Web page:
Stocks' early rally is mostly gone by the closing bell

Stocks' early rally is mostly gone by the closing bell
The floor of the New York Stock Exchange. (Richard Drew / Associated Press)

The Federal Reserve's latest signals on interest rates gave U.S. stocks a lift for much of Wednesday, but the rally didn't last.

A sell-off in the final minutes of trading knocked the Dow Jones industrial average and the Standard & Poor's 500 index slightly into the red. The slide extended a three-day losing streak for the two indexes. The Nasdaq composite carved out a slight gain.


Materials and energy stocks were among the biggest decliners as U.S. crude oil prices declined again.

Investors were mostly focused on Fed Chairwoman Janet L. Yellen's remarks to Congress.

The Dow fell 99.64 points, or 0.6%, to 15,914.74. The S&P 500 index slipped 0.35 point, or 0.02%, to 1,851.86. The Nasdaq composite index rose 14.83 points, or 0.4%, to 4,283.59.

Investors appeared to be in a buying mood early in the day in anticipation of Yellen's testimony. That sent stocks higher early on and sustained them until the last-minute slide as oil prices closed lower.

Benchmark U.S. crude fell 49 cents, or 1.8%, to close at $27.45 a barrel in New York. Brent crude, a benchmark for international oils, climbed 52 cents, or 1.7%, to close at $30.84 a barrel in London.

All told, eight of the 10 sectors in the S&P 500 index declined, with materials and energy stocks posting the biggest drops. Healthcare and technology stocks bucked the downward trend.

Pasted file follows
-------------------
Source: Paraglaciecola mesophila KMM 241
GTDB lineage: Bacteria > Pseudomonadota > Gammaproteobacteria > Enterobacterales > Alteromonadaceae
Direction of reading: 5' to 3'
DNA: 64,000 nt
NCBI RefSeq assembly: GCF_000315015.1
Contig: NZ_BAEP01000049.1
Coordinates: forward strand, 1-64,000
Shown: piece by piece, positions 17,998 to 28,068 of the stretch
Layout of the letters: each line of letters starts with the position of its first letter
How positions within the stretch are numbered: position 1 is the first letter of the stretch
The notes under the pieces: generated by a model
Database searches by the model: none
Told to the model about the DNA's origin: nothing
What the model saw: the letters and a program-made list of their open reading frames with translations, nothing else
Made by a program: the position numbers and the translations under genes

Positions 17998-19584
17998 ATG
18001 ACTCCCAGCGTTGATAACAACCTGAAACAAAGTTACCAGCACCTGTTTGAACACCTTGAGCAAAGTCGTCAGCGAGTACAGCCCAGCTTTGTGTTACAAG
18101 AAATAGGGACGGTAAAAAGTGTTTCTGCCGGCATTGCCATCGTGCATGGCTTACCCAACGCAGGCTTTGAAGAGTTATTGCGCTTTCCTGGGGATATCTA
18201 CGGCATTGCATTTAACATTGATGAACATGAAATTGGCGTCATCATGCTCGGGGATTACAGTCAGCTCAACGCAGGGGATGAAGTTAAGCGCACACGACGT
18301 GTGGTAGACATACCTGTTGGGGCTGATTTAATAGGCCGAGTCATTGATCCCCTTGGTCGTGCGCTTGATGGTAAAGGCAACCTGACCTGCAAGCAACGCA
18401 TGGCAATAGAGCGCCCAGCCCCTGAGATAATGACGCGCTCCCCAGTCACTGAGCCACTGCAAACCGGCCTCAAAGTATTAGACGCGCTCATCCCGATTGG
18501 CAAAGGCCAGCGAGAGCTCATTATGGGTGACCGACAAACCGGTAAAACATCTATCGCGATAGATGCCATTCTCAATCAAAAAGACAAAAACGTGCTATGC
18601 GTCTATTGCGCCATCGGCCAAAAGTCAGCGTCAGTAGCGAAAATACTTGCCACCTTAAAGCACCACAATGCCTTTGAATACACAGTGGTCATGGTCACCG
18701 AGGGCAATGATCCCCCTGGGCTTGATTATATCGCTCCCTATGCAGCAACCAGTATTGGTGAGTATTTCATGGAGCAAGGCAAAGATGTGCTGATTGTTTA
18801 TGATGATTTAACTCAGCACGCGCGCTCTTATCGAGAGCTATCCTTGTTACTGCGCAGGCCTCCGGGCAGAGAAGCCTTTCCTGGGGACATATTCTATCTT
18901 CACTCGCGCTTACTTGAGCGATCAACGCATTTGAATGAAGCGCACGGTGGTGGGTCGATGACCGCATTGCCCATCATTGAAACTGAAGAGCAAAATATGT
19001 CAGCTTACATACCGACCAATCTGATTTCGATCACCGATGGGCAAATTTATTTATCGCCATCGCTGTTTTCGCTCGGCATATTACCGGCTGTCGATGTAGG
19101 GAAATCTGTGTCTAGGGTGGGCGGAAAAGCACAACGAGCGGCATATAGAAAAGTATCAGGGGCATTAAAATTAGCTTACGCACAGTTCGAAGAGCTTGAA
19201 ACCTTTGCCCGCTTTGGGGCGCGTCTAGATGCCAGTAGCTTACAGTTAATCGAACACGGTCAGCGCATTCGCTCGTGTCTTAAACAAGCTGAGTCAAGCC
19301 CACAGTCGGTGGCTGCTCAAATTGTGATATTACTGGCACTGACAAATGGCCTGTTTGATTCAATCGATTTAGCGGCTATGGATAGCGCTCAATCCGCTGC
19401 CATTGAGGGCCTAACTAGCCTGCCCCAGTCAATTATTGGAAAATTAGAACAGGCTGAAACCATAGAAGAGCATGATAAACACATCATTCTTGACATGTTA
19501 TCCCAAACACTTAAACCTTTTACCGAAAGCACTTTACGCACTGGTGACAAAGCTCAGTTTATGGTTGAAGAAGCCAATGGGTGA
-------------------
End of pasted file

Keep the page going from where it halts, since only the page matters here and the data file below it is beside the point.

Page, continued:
Akamai Technologies, which provides online cloud services, notched the biggest increase in the S&P 500 index, surging 21.2%. Assurant, which provides insurance products and related services, fell the most, losing 13.4%.

Several big media companies slumped.

Walt Disney dropped 3.8% a day after it reported that its ESPN network had hit a soft patch. The stock was the biggest decliner in the Dow. Time Warner was down 5% after its revenue fell short of forecasts.

Precious metals prices closed lower. Gold fell $4, or 0.3%, to $1,194.60 an ounce. Silver slid 17 cents, or 1.1%, to $15.28 an ounce. Copper, an industrial metal that often rises and falls along with investors' optimism about the global economy, fell 1 cent, or 0.6%, to $2.03 a pound.

Bond prices rose. The yield on the 10-year Treasury slipped to 1.67% from 1.73% late Tuesday.

The dollar fell to 113.68 yen from 115.01 yen. The euro rose to $1.1277 from $1.1287.


Wholesale gasoline rose 4 cents, or 4.9%, to 94 cents a gallon. Home heating oil was flat at 97 cents a gallon. Natural gas fell 5 cents, or 2.5%, to $2.05 per 1,000 cubic feet.

Markets were closed in China, Taiwan, Hong Kong and South Korea for Lunar New Year holidays. Hong Kong and Korea are to reopen Thursday, and China and Taiwan resume trading Monday.